In many ways, the arguments are not that hard to make -- depending on the application, Ekoniak says. "Project management software, procurement applications, and customer self-service and retention applications clearly help companies operate more productively," he says. The latter category -- customer relationship management software (CRM) -- has actually become something of a sleeper application for companies.
"We are seeing a concrete value in the integration between CRM and supply chain management, in a number of areas," says Bob Trine, member of the leadership team of the CRM practice at Cap Gemini Ernst & Young. But unless there is a sudden return to the heady days of 1998 and 1999, it's clear that supply chain applications will be put through a more rigorous vetting process. The question is what and who will define that process?
Not too long ago, companies that wanted to implement a new supply chain application or service or strategy had some well-defined measurements to rely upon to make sure the investment would be sound.
The Supply Chain Council's Plan, Source, Make and Deliver model, otherwise known as SCOR, is widely touted by companies wishing to develop world-class supply chain operations. Surveys conducted in conjunction with such consultancies as PRTM's Performance Measurement Group have pinpointed optimal levels of efficiencies for certain supply chain activities, like delivery performance, order fulfillment, production flexibility and cash-to-cash cycle time.
Cash-to-cash cycle time, for example, is the number of days between paying for raw materials and getting paid for the finished product. In a recent survey, PRTM found that "best-in-class" companies' cycle time for this metric is less than 30 days. For companies that fall in the median, it can be up to 100 days.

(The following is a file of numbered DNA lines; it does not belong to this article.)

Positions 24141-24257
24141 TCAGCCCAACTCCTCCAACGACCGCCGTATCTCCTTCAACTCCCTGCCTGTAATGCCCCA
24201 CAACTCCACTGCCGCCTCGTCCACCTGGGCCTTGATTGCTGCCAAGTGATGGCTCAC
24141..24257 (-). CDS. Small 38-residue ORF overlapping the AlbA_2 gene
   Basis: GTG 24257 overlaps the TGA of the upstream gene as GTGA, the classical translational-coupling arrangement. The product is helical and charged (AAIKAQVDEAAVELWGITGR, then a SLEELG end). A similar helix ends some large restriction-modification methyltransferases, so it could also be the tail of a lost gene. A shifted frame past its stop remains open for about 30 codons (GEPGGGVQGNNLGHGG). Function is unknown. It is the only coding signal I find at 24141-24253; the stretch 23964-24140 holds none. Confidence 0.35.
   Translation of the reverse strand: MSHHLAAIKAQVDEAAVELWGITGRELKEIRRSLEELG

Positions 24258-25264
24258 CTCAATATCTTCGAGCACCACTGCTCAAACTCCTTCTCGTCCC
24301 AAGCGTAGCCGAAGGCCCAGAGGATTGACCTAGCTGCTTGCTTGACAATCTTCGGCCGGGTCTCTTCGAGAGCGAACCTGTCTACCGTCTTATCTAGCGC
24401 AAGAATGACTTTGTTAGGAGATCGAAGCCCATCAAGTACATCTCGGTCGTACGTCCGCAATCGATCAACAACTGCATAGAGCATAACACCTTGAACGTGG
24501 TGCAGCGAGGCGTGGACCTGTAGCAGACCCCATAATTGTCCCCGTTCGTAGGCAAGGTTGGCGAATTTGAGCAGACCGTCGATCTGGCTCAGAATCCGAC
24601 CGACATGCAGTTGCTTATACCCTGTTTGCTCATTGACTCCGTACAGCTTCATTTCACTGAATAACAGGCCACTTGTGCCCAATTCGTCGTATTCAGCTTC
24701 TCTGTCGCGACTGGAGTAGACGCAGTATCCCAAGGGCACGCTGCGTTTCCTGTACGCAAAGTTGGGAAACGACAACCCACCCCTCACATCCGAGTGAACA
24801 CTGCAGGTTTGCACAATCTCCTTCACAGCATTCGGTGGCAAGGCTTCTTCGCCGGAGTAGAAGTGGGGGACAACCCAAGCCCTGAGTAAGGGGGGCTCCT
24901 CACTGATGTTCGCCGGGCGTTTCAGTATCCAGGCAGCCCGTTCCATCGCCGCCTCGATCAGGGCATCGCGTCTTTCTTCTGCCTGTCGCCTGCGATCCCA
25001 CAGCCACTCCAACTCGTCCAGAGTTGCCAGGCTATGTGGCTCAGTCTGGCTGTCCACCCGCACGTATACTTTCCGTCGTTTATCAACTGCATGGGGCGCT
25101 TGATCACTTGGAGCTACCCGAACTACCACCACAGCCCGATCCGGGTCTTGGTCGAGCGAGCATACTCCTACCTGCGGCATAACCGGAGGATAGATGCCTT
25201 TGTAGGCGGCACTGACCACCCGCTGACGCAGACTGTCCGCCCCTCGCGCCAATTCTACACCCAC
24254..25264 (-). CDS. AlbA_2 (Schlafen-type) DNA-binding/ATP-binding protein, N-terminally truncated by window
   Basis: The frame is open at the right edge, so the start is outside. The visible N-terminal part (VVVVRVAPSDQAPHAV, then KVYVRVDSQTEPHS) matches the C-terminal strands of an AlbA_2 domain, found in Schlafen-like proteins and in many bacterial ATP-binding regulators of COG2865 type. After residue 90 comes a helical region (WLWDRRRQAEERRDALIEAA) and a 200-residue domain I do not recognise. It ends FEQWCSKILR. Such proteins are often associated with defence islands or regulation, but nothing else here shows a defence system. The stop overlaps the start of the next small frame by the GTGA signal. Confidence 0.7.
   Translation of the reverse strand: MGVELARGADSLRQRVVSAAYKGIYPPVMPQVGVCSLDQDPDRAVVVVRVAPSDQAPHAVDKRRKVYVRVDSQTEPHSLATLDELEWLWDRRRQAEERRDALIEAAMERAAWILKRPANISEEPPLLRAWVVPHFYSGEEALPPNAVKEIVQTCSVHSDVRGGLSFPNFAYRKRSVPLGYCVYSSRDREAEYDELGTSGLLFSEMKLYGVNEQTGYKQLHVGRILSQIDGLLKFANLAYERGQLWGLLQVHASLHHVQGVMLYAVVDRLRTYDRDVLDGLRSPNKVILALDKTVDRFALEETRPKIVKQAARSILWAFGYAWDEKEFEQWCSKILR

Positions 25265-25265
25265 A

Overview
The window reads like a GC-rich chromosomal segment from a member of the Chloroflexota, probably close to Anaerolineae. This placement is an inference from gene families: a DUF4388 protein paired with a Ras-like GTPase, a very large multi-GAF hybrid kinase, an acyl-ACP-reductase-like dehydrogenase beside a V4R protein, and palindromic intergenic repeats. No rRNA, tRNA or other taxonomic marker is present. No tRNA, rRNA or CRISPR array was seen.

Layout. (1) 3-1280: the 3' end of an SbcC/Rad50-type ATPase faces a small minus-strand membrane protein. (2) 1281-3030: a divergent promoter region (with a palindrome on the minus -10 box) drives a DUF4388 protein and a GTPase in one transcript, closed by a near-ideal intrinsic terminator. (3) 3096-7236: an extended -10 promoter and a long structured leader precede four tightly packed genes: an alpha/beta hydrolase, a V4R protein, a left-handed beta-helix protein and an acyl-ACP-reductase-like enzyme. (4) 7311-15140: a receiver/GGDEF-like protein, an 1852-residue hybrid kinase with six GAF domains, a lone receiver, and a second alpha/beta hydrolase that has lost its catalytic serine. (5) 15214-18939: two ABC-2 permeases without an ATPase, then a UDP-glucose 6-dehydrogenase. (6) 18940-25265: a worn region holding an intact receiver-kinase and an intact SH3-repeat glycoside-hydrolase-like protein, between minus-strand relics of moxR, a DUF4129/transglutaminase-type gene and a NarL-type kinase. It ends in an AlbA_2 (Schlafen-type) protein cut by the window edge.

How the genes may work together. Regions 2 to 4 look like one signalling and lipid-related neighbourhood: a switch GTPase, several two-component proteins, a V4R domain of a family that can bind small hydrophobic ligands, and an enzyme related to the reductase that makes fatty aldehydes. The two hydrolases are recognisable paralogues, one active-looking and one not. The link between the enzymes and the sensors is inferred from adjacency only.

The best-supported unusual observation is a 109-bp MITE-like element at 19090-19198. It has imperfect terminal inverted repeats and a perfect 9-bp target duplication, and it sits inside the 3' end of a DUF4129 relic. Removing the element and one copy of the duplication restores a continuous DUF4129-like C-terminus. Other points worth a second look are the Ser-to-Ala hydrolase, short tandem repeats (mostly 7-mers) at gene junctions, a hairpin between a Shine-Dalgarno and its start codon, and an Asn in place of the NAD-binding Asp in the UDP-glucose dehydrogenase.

Unfortunately, standard measurements, like cash-to-cash cycle time, are designed for traditional click-and-mortar operations and have become increasingly difficult to capture in an online environment. "Dell Computer has turned the cash-to-cash cycle metric upside down," says Bill Petersen, director of McHugh Software International's logistics operation analysis program. Indeed, Dell has structured its supply chain so it receives payment before it builds a computer.
Yet what exactly can be used to replace or complement traditional supply chain metrics or measures has yet to gain any real consensus among industry experts.
Calling himself "an old guy from operations with an MBA," Jeff Kavanaugh, practice area director for supply chain fulfillment at Inforte Corp., a consultancy that focuses on the application of advanced technologies to supply chain and demand planning activities, says, "[I've] been scratching my head for the last few years, looking for something to put my feet on in this area. One of the challenges is how to measure collaborative supply chain relationships or applications, knowing they might change in six months."
Then there is the fact that, compared with traditional business strategies and systems, many of these newer supply chain applications are still in their opening credits. CRM, for example, is a relatively new discipline, and because of that "companies are not tracking these investments as they should," Trine says. "Few have any real sense of ROI for CRM investments." But "benefit calculations are definitely available."
Enter e-Metrics, as defined by Gartner Group; and eValuation, as defined by KPMG. Or PRTM's eClass and Gensym Corp.'s e-SCOR.
Whatever the nomenclature, they are the newest generation of supply chain metrics.
This is not to say the old, traditional metrics have been summarily dismissed. Rather, their importance, in some cases, has subtly shifted. "One of the effects of the Internet is that it has broadened the scope of supply chain metrics," says McHugh's Petersen.
Karl Wilhelm, chief technology officer and co-founder of SBI, an e-business services company based in Salt Lake City, Utah, gives the example of an airplane manufacturer that uses supply chain collaboration to improve its relationship with a key supplier and, hence, is able to cut the time to implement an engineering change from 45 days to 3 days. "In the past, this value or cost-savings wouldn't have been included, now it's an important part of calculating total return on investment in the supply chain," he says.